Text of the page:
New York Mayor’s Race Getting Gritty, de Blasio Likens Opponents As Sclerotic

There is no way not to love the back-and-forth politicking that is taking place in New York as the candidates mark their place as the primary voting approaches.

A couple months ago I would have said without a doubt that Christine Quinn would win, and be the first female mayor of The Big Apple.  But her poll numbers have slipped sharply while Bill de Blasio has surged.

Tonight a bare knuckle debate was held, and the target was the front runner who was taking incoming verbal attacks from all sides.

The acrid and urgent tenor of the exchanges reflected the worried state of a Democratic field unable, thus far, to halt the ascendancy of Mr. de Blasio, whose fierce anti-Bloomberg liberalism, deft showcasing of his interracial family, and pinpoint focus on economic disparity have lifted him to front-runner status in the polls.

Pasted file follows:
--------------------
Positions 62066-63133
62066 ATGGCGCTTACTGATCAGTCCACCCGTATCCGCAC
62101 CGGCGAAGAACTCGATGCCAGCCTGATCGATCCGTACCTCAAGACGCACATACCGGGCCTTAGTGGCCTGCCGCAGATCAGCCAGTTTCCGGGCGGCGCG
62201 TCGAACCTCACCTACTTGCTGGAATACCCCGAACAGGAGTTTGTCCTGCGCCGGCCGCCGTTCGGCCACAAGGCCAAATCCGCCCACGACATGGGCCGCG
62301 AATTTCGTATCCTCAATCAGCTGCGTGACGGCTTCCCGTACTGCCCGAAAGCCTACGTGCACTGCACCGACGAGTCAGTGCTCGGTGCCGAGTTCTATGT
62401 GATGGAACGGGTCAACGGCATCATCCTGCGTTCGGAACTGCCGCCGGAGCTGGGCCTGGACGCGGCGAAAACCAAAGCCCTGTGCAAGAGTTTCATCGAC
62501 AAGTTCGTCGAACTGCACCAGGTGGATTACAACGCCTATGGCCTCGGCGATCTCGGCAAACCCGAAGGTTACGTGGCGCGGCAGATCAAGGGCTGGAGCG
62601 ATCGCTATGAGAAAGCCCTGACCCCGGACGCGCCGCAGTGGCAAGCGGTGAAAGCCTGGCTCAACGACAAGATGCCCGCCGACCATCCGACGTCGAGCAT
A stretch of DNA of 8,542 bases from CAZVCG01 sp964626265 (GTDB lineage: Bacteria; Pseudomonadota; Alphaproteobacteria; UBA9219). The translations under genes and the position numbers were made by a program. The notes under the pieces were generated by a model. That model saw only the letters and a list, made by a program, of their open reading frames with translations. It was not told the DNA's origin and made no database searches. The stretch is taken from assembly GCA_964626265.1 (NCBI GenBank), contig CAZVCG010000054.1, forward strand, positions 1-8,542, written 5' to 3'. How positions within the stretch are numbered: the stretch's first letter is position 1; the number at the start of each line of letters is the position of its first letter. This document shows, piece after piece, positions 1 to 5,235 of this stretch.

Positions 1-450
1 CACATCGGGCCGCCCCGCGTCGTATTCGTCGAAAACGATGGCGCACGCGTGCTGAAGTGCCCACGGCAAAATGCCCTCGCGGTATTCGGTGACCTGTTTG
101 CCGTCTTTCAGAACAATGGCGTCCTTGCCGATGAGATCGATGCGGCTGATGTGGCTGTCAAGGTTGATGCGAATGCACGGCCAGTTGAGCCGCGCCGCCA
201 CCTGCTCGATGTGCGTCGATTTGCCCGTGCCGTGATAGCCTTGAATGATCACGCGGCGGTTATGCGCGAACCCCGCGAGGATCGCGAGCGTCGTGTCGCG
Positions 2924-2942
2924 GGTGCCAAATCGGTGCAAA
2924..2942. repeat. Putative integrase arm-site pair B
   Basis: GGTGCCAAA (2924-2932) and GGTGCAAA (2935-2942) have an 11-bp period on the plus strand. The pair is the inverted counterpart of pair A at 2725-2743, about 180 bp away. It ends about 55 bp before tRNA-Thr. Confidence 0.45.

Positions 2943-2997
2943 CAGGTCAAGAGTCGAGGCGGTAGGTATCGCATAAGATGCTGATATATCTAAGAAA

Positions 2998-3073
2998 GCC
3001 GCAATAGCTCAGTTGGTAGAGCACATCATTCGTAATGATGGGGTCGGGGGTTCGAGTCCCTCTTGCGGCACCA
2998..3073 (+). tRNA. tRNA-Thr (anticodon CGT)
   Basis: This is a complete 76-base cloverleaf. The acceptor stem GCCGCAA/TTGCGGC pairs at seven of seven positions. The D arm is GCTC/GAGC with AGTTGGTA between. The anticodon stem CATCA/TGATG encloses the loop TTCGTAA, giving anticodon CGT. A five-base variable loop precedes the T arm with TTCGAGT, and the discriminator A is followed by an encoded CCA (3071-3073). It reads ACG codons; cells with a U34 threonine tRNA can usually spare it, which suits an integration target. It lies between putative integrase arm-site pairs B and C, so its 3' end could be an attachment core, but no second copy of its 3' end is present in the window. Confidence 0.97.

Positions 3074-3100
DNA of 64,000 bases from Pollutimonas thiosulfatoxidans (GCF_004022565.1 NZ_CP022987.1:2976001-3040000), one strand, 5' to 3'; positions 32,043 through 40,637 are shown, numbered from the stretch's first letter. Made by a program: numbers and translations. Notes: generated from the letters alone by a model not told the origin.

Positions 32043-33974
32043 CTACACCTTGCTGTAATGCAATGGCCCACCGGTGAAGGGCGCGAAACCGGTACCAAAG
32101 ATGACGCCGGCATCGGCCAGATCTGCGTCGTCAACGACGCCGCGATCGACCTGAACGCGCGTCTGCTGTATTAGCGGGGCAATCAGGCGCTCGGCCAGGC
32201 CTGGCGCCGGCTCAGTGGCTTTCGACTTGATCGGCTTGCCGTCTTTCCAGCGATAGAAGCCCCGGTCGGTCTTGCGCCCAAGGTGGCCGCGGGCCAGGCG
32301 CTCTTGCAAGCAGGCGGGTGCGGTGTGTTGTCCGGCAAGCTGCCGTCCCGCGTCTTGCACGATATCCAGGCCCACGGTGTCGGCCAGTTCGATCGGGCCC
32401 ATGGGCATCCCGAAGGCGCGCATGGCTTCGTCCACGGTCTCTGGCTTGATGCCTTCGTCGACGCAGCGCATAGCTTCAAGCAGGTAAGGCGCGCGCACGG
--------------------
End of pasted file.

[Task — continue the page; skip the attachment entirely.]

Christine C. Quinn hammered Mr. de Blasio for accepting money from a City Council fund for earmarks when he served on the Council, and then later proposing a ban on such disbursements when he was seeking higher office.       

“He will say anything depending on whose votes he is trying to get,” Ms. Quinn said.       

John C. Liu, the city comptroller, accused Mr. de Blasio of waiting until the last possible minute to support a bill that would raise pay for city workers.       

“You signed on at the very end to protect your own butt from the liberal and progressive movement that was chiding you,” Mr. Liu said.       

And, in an issue that the candidates returned to repeatedly, William C. Thompson Jr. mocked Mr. de Blasio’s plan to raise taxes on the rich to pay for prekindergarten classes, saying it stood no chance of passage in the State Legislature.       

“A bold proposal isn’t about putting forward something that’s never going to happen,” he said.

Mr. de Blasio, looking at times impatient as the barrage intensified, sought to portray his rivals as sclerotic politicians who had closed themselves off to new ideas. He sounded his campaign’s theme: that City Hall needs to open itself up to new leadership, less shackled to the wealthy constituencies and business interests that have dominated during the tenure of Mayor Michael R. Bloomberg.

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